Why I'm an Activist for Better Media
How did I develop my worldview? What prompted me to become an activist for social change? How can I apply my own story to my work to protect the open Internet and support media makers? What can I do to create a more feminist media? These are a few of the questions I contemplated during a workshop this month at the Allied Media Conference in Detroit called “Testimonios: Storytelling as Organizing.”
Presented by Amalia Deloney from the Center for Media Justice and Edyael Casaperalta from the Center for Rural Strategies, the session was designed to get us thinking about personal stories and narratives as valuable tools in social justice organizing. Stories and narratives are important to organizing for their power to connect and unite people behind a common cause.
As I thought about my own path, I was transported to my aunt’s kitchen table, where as an eight-year-old I sat listening to my aunts and mother share their life struggles over coffee.
Sitting at that table, I learned what it means to be a woman, a mother, a survivor, a sister, and a human being filled with compassion and love. I also learned about the emotional, economic and political struggles of being a single mother and a woman in our community and society. These strong women taught me the importance of family (defined in the most untraditional sense), community building, advocacy and compassion.
I also spent a good portion of my formative years watching television. The way women were – and still are – portrayed in the media rarely reflected the women in my life. I learned from the media that women should be submissive, white, young, thin, heterosexual sex objects with straight hair – as portrayed through fragmented shots of perfect body parts.
I felt disjointed, and struggled to reconcile what I learned during my mom’s coffee talks with the images I saw through commercial television.
In college, I finally realized that my core values, beliefs and knowledge about women’s lives came from my kitchen table – and that these directly conflicted with the media images of women that I tried to emulate. It was this conflict, coupled with a solid feminist mentor whose stories inspired me to be the person that I am today, that grounded me and led me to be an activist in search of media that reflect people’s realities, that are accessible to media makers, and that are not controlled by corporate, patriarchal and oppressive interests.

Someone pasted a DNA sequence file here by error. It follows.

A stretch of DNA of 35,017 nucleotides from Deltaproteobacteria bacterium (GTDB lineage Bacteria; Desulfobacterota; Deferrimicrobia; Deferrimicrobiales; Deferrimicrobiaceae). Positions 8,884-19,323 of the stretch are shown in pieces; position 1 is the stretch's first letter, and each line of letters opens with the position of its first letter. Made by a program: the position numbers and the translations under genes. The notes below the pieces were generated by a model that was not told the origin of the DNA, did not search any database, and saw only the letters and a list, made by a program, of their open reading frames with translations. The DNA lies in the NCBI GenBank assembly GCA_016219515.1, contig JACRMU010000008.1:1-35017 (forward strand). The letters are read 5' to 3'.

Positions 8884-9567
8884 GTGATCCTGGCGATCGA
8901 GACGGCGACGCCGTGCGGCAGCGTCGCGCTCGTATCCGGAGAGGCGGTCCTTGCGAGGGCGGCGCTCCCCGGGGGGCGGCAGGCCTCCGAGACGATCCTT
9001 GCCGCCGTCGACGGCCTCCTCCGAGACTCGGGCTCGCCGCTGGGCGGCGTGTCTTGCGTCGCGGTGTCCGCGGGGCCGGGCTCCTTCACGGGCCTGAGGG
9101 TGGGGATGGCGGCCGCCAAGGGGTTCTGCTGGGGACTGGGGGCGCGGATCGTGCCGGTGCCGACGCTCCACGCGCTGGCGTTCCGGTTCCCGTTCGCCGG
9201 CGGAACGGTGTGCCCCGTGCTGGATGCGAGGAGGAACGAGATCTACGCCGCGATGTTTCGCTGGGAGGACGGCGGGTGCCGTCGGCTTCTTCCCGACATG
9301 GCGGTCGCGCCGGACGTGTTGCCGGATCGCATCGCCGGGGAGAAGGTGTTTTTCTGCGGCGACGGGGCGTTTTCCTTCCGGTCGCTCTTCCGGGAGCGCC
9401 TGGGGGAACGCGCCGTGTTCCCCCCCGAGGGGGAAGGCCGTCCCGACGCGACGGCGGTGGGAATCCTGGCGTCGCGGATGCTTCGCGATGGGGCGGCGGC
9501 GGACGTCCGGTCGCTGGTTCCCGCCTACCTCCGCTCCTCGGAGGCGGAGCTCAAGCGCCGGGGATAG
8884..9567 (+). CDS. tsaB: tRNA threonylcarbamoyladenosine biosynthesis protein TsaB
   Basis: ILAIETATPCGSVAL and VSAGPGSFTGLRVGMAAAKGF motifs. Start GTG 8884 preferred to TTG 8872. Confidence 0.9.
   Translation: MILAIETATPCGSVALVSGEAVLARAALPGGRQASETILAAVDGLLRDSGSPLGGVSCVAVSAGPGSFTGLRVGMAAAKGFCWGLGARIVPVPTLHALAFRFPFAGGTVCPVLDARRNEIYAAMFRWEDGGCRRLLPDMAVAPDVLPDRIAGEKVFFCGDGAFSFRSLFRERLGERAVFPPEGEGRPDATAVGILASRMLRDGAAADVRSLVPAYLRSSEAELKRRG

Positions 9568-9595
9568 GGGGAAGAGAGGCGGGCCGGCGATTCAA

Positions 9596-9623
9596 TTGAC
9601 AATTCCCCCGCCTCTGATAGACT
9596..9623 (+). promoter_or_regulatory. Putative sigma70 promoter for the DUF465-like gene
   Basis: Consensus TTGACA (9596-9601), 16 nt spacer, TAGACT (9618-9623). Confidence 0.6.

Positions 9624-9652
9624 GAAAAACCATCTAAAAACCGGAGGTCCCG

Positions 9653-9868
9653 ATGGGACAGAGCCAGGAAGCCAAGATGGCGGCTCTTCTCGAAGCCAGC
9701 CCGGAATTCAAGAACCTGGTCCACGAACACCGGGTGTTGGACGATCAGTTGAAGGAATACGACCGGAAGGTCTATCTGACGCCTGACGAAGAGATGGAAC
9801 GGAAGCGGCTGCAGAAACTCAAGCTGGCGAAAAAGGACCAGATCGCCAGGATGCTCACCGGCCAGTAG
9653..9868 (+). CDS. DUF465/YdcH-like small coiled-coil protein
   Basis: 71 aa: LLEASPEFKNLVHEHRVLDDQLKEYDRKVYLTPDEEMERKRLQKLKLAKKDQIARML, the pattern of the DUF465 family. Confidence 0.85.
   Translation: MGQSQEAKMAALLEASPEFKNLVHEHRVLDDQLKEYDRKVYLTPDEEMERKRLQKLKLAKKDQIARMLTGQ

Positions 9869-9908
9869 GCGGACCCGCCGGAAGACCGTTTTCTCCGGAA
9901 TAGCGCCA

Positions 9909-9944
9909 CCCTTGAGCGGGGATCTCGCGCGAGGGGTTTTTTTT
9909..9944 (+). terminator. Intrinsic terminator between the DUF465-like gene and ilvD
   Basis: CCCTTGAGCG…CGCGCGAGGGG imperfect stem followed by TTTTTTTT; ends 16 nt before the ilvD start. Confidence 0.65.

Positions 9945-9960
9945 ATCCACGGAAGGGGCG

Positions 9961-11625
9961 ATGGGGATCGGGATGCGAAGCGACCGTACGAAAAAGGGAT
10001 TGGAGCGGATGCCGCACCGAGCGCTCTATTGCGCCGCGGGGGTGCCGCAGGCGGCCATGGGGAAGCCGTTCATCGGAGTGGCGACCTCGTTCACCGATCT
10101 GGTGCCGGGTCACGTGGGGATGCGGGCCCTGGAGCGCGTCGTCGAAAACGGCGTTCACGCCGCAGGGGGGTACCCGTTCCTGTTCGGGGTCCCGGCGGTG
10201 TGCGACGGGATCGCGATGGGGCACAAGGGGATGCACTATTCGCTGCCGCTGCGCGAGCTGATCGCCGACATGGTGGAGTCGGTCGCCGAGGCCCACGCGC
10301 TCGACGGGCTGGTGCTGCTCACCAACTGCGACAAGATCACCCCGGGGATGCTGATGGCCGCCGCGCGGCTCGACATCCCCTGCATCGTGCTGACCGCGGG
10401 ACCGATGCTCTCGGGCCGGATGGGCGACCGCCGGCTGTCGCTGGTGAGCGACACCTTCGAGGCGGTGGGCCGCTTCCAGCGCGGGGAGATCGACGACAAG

So what do we do in the face of mainstream media that consistently fail us, that damage young women, and that disempower communities through misrepresentation and stereotypes? How do we get the media to account for the interconnectedness of economic, social, political, gender- and race-based oppression in our lives? We make our own.
I want a media system that supports media makers so they can do what they do best: create media that reflect real people – so I can finally see images of strong, diverse, curly-haired, independent, educated, activist women.
My organizing work focuses specifically on Internet issues, and on the Internet’s unique ability to allow people both to consume and to produce media that are essential to media makers and to our ability to tell our own stories. With the Internet, media makers can produce, distribute and pass on stories and information that is missing from mainstream media narratives.
When media makers and organizers unite around common stories, we can become a formidable force working toward positive social change. And makers and consumers have a role to play in shaping the future of the Internet, in protecting Net Neutrality and closing the digital divide, and in demanding media that reflect the reality of our lives and ourselves.
Add your voice to the local, regional and national conversation about the future of the Internet by connecting with media makers and organizers. Stay engaged by visiting www.SavetheInternet.com, and sign up for our e-mail action list to learn more.